The DPP had decided long ago to try to pass the cabinet bill without subjecting its members to extra votes. At the first reading on March 5, the DPP voted to bypass committee hearings and send the bill directly to the floor for the second reading. That vote passed 59-24, with 5 abstentions. All 59 yes votes came from the DPP and NPP; all 24 of the no votes came from the KMT and PFP. The five abstentions were all DPP members. The DPP did not want to force its members to go through public committee hearings in which the KMT would try to get them to openly take unpopular positions. The KMT, in contrast, was incensed that it was denied this fun. In addition to the cabinet’s bill, there were a few other bills proposed. Most of these were from marriage equality opponents, such as KMT legislator Lai Shi-pao’s 賴士葆 bill, which was tellingly titled, The Enforcement Act for Referendum #12 公投第十二案施行法草案. The DPP legislative caucus used its procedural powers to adopt a first-winner voting rule. Multiple versions of each clause would be placed on the agenda. The first one to be passed would be adopted with no need for a vote on any of the other versions. Moreover, the first version to be voted on would be the cabinet’s bill, so if the cabinet’s version passed, legislators would not have to vote on any of the other versions. The KMT screamed about these procedures, but there is nothing particularly abnormal about them. I wrote a chapter of my PhD dissertation on how majority parties use their procedural tools to provide political cover for their members to help those members make politically difficult decisions.

Even with these procedures in place, it was by no means certain that the cabinet’s bill would pass. In the days before the vote, the DPP party caucus polled its members and found it only had 31 solid votes. There are 113 legislators, and even if some of them don’t show up, 31 is not enough. There was even an attempt to organize legislators from central Taiwan to collectively boycott the votes. They knew they could probably count on the five votes from the NPP, and they thought they would have the support of one KMT legislator, Jason Hsu 許毓仁。With 39 other KMT, PFP, and independent legislators, the overwhelming majority of whom they expected to vote against them, they could not afford many absences, much less outright defections. There was a very real possibility that the cabinet’s bill would not pass. In that case, one of the other versions might have passed, or, worst of all, nothing might have passed.

Let’s pause to think about the political implications of such a failure. The Council of Grand Justices had set out a political demand, and there was a possibility that the legislature would challenge that demand. Among the alternate versions of the bill, there were some that did not include the term “marriage” and some that had larger legal differences between the version of marriage for straight couples as written in the Civil Code and the version for same-sex couples as written in this special law. The justices had left it up to the legislature to determine the exact form of the law, but they explicitly demanded that whatever framework was adopted would have to achieve “the equal protection of the freedom of marriage.” If everything had unraveled and the legislature had passed an extremely restrictive bill, it might have led to a constitutional confrontation with the court. It is entirely possible that the court would have lost this struggle. On the one hand, the referendum demonstrated that public opinion is not as favorable to marriage equality as most people had previously believed. In the Wikipedia entry on this case, one justice’s public statement in favor of marriage equality is precisely that people are more accepting now of homosexuality than they used to be. He might have to rethink that statement. On the other hand, when courts fight with elected officials, the courts usually lose. Courts have no power outside their courtroom. In one famous but probably apocryphal quote, U.S. President Andrew Jackson said, [Supreme Court Chief Justice] “Mr. Marshall has made his decision; now let him enforce it.” Although it probably would not have come to such a crisis, there is a sense in which the DPP was fighting a battle to ensure the continuing smooth operation of the rule of law.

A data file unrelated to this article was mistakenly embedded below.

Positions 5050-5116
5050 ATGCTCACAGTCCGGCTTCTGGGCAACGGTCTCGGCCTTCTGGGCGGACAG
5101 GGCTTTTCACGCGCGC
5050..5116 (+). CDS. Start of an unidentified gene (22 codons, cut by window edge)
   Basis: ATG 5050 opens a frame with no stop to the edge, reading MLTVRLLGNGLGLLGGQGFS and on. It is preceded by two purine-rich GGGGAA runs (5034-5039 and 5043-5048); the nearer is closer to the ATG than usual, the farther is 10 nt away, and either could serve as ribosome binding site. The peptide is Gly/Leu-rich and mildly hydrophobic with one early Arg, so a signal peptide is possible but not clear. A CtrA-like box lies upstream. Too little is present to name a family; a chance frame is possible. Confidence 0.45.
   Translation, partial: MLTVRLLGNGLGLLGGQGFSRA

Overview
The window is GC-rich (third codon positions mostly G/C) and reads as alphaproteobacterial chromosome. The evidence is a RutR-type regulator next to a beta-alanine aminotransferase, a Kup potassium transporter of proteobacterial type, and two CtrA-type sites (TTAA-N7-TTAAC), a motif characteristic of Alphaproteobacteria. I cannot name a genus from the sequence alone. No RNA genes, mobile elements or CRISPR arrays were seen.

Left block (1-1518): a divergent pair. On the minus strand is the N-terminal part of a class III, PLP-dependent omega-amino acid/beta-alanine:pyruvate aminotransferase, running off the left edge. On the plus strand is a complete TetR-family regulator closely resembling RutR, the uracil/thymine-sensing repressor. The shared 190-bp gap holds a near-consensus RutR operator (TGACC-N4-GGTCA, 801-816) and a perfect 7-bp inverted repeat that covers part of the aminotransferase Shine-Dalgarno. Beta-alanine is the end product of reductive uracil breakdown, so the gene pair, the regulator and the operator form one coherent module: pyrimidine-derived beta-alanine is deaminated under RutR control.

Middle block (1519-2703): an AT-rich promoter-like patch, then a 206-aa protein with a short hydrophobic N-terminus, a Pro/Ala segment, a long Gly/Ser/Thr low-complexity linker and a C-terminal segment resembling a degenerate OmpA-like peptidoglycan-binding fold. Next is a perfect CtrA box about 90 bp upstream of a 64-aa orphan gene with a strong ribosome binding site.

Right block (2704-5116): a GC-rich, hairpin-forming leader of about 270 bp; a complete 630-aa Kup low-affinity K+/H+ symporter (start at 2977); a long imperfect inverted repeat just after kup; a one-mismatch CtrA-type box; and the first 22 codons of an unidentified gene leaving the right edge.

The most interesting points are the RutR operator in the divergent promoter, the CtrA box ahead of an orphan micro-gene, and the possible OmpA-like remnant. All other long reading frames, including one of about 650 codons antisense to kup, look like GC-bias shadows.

More immediately, the DPP was fighting a battle to preserve its authority. When a leader sets out to do something, failure exposes the leader as toothless. If the Tsai government had staked its reputation on passing the bill and failed to do so, we would have seen a sheaf of declarations that Tsai was now officially a lame duck, that her party was in rebellion, that she was no longer the leader of her party, that her presidency was effectively over, and that the country would stumble along leaderless for the next year until a new president was inaugurated.

Finally, in the event that no bill had passed, we would have been plunged into administrative uncertainty. Local governments would have been left to figure out on their own how to (or even whether to) register same-sex marriages under their existing rules. The cries of “government incompetence” would have been deafening.

Politically speaking, one of the primary arguments for the DPP members to stick together was simply that failure to do so would have been worse. The party was not going to dodge the political responsibility for supporting marriage equality either way.